Even with some of the strongest gun laws in the nation, Gov. Cuomo is looking to make this issue a priority now that Democrats have taken over the state Senate.
There was one and only one reason to go slow, to avoid this issue — politics. As every candidate knew, any push for more gun regulations would bring a strong negative response.
But the state Assembly and Senate will convene this coming January in a new landscape, one altered by the many victims of mass shootings that have come with increasing frequency. And legislators are going to be considering some new measures in a political climate that no longer automatically concedes this issue to the National Rifle Association and its servants in office.
Instead of shying away from talk about gun control, several candidates around the nation confronted this head-on and won. Instead of conceding the publicity wars to the well-funded gun lobby, groups seeking more and better safeguards spent what was needed.
And while other states and the federal government still have a long way to go to catch up to New York on this issue, the opportunity to lead the way, to fulfill the desires for safety that are clearly measured and stated in every public opinion poll, especially in those assessing the desires of gun owners, should provide inspiration.
Those who have long advocated more legislation know where to start, with something known as “extreme risk protection orders,” ones that would allow authorities to confiscate guns from those that a judge determines could pose a threat. This in essence calls the bluff of those who have long argued that what we have is not a gun problem but a mental health problem, that we need to do more and spend more to identify those who might pose a threat, and make sure that there is proper intervention.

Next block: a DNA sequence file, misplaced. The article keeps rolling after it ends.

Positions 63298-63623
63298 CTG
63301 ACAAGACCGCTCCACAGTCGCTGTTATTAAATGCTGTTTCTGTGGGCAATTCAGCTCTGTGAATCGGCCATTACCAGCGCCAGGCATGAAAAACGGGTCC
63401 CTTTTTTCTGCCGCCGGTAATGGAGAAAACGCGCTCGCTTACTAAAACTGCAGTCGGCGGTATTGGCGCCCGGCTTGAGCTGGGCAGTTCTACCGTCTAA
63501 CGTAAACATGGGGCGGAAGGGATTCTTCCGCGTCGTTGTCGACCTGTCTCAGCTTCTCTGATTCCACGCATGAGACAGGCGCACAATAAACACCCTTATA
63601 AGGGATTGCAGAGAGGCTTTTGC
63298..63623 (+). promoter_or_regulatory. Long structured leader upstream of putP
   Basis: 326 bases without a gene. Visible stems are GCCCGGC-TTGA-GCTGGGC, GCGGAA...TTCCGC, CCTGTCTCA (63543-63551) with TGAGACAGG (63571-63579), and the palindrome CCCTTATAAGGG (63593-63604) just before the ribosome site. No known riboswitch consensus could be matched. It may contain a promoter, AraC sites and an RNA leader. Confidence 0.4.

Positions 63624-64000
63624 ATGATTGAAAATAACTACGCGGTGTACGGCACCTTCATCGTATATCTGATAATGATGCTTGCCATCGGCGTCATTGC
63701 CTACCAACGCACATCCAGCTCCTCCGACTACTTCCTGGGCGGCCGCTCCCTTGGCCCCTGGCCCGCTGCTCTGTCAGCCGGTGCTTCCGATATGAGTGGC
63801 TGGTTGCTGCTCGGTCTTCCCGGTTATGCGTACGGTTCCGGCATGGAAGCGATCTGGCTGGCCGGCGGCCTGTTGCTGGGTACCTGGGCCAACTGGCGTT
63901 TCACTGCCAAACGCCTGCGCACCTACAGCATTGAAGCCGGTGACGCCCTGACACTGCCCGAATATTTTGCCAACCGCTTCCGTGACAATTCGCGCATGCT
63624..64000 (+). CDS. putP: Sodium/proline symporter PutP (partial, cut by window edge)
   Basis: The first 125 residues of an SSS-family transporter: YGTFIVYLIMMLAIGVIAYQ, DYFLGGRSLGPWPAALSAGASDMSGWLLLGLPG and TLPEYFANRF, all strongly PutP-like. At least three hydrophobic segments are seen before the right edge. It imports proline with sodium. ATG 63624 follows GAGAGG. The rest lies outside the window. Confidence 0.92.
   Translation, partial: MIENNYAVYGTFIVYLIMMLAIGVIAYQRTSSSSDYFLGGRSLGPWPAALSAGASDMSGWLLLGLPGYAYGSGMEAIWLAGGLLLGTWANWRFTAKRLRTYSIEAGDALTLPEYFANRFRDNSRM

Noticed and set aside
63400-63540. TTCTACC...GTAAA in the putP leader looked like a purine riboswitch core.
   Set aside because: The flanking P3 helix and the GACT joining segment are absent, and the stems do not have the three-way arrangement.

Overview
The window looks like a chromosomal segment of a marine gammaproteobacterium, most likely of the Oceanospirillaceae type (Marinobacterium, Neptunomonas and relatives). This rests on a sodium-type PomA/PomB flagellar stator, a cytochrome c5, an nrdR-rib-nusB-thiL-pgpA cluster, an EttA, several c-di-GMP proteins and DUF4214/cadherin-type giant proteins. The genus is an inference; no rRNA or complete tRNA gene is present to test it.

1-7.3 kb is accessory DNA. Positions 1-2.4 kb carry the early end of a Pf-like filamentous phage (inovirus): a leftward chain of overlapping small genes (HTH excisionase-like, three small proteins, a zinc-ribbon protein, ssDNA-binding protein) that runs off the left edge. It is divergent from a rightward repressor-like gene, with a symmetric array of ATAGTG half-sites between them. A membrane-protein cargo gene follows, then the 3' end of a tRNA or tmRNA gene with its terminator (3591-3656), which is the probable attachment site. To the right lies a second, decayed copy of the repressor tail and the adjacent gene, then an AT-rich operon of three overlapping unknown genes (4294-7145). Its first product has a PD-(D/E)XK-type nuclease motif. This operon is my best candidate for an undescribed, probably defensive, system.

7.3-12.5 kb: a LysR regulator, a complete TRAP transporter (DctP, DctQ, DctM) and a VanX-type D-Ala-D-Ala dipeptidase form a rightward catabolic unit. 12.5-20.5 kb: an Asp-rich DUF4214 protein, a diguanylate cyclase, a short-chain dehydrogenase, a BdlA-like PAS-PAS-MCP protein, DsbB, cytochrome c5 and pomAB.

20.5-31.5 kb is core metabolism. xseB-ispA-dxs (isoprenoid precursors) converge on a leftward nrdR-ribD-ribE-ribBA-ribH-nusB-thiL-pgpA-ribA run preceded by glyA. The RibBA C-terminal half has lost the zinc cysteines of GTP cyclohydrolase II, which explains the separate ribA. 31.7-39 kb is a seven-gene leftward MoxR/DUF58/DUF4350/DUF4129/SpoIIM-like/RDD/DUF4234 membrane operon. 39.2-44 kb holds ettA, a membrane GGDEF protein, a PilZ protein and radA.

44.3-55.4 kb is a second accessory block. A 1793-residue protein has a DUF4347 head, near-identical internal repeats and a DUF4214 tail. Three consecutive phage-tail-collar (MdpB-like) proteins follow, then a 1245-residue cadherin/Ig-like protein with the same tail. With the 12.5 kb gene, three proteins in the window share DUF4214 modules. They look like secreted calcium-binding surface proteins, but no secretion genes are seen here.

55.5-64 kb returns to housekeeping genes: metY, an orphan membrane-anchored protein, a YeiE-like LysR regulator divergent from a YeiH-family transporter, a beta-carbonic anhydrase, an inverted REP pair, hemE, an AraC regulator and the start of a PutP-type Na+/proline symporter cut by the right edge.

That’s what this does and if those who have opposed more restrictions in the past really believe that mental health is at the root of much of our problems, then they will support these measures.
Another law deserving quick approval is the imposition of a much longer waiting period to buy a firearm. As those who have studied this in other jurisdictions have found, this is not just a delay between the time someone tries to buy a gun and takes it home. It gives authorities the time they need for thorough background checks that might turn up information that would disqualify someone from owning a gun.
That’s not too much to ask. Nobody needs to have a gun instantly. So this, too, will be educational. The Senate stopped such a measure just because it could, with no explanation necessary. Now, those who have been opposed to these and other common sense efforts will have the chance to join in the cause, to improve public safety or show that there are legitimate reasons not to.
The Legislature should put together a package of bills early in the session to provide an example for other states that might be interested in doing what New York already has done, and seeing how far it plans to go.